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Friday, March 23, 2012

Range Anxiety Isn't Only an EV Thing!

Range Anxiety: Range anxiety is the fear that a vehicle has insufficient range to reach its destination thus stranding the vehicle's occupants.

Range Anxiety, Gasoline Style!
I stopped by a local gas station the other day to get a cup of coffee (that's all gas stations are good for these days, right?) and when I was leaving I noticed a man walking with a gas can from the pump area towards the street. As he walked by me I asked him if he needed a ride, not knowing how far away his car was. He thanked me but said he was only a block away and didn't want to get my car dirty as he was in his work clothes. I asked him what happened and he said, "I wasn't paying attention and by the time I realized how low I was I couldn't make it to the station." So he continued down the block and no doubt filled up and continued on. I took a few pictures as he walked away, then got in my ActiveE and quietly drove off. Did he have range anxiety? Sounds like he did once he realized how low he was, and for good reason, soon after his car shut down right on the street, in traffic, and he failed to make his destination.

Drivers of electric cars are much more susceptible to experiencing range anxiety  for a couple reasons:

First, electric cars have a shorter range they can drive before they need to refuel as compared to their gasoline burning counterparts.

Secondly, gasoline stations are everywhere as they have had a hundred years to proliferate whereas there aren't very many electric vehicle public charging stations since modern electric vehicles are just beginning to become available to the public in the past couple years.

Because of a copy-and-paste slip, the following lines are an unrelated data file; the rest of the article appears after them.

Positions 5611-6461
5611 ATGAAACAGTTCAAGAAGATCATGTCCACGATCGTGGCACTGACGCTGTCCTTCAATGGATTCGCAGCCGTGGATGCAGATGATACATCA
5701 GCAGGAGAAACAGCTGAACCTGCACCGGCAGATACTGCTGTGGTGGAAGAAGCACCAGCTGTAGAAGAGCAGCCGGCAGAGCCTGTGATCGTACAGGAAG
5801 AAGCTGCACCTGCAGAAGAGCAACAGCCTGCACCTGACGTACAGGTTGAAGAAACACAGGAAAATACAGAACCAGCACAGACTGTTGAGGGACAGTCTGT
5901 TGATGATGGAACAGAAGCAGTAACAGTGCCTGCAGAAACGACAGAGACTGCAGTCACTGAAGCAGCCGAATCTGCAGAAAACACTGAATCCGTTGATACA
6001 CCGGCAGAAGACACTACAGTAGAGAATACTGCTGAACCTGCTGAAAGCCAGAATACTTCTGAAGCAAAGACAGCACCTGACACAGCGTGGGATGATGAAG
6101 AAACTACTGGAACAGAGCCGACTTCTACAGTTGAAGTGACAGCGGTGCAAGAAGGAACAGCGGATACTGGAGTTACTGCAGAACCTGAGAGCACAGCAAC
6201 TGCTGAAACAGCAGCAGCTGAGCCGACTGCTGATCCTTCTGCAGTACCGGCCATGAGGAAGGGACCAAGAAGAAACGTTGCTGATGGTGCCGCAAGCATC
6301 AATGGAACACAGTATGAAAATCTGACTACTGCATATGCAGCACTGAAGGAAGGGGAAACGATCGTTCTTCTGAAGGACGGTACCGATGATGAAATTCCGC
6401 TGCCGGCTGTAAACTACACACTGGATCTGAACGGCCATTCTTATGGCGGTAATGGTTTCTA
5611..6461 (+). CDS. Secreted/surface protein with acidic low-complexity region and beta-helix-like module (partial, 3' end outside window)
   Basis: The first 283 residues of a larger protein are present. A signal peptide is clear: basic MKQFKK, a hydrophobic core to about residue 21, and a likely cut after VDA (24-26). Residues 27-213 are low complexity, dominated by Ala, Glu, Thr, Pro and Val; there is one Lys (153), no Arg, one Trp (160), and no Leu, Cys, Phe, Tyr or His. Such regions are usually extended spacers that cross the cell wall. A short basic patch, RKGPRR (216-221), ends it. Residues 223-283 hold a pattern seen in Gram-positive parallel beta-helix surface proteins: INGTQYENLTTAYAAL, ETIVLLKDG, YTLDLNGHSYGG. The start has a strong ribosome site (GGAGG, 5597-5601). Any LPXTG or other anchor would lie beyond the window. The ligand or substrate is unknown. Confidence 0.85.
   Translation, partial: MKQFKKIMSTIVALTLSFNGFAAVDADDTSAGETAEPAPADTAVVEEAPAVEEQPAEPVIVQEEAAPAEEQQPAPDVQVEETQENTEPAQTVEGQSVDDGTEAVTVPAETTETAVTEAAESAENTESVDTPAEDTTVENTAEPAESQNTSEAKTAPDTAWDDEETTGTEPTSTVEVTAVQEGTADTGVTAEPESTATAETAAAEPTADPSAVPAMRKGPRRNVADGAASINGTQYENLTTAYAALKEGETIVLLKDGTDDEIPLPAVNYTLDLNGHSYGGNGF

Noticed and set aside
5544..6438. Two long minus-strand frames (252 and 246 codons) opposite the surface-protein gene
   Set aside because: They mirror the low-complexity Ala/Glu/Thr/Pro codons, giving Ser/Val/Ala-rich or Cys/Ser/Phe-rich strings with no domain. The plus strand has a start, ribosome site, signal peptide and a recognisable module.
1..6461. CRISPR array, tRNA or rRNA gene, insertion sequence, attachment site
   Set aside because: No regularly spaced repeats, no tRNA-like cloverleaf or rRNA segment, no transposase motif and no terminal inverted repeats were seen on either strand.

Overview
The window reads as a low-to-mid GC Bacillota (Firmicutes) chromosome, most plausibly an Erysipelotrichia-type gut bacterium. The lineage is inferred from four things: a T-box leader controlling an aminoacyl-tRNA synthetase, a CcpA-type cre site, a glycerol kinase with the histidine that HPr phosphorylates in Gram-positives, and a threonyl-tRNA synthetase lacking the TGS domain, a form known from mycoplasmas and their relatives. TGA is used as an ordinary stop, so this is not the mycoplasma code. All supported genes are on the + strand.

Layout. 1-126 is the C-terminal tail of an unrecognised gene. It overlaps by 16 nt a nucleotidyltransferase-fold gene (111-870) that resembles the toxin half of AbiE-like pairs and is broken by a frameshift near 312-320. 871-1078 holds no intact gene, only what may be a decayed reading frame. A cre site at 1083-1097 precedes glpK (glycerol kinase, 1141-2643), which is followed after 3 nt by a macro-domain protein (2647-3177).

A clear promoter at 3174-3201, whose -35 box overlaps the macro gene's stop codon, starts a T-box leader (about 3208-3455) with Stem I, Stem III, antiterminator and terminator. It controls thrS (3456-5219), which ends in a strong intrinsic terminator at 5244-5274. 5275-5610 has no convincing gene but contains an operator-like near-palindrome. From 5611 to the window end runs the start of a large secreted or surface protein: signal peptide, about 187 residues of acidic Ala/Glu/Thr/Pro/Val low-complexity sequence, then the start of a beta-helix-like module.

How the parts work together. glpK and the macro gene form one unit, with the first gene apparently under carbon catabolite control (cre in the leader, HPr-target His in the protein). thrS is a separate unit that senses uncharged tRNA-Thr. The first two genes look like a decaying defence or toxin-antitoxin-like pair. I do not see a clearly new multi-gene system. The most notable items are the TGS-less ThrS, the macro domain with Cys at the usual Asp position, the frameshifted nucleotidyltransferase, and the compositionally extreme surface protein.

Thirdly, gas cars take about ten minutes to refuel, while electric vehicles typically take 4 to 8 hours. However level 3 DC quick charge stations are beginning to be deployed and a complete network of them could really be a game changer. These quick charge stations typically recharge an electric car to 80% capacity in under a half hour.

These three reasons conspire to cause many people to worry if they could live with an EV. Fearing that they will be driving with white knuckles, gripping the steering wheel tightly as they constantly look down at their state of charge meter. I'll admit, when you first get an EV, you do spend some time looking down, running calculations through your head and double checking your remaining range with how far you'll be driving that day. However it doesn't take long to get comfortable with the car's range and soon you find yourself looking less and less at the state of charge and estimated range meters. When the MINI-E program first launched the other MINI-E pioneers and myself all went through it and we conferred and offered tips to each other on how to minimize the chance of running out of juice. After a few months, we rarely talked about it because we all learned how to deal with it, how to maximize our range and how to plan ahead so we wouldn't put ourselves in a position where we could run out before we made our destination.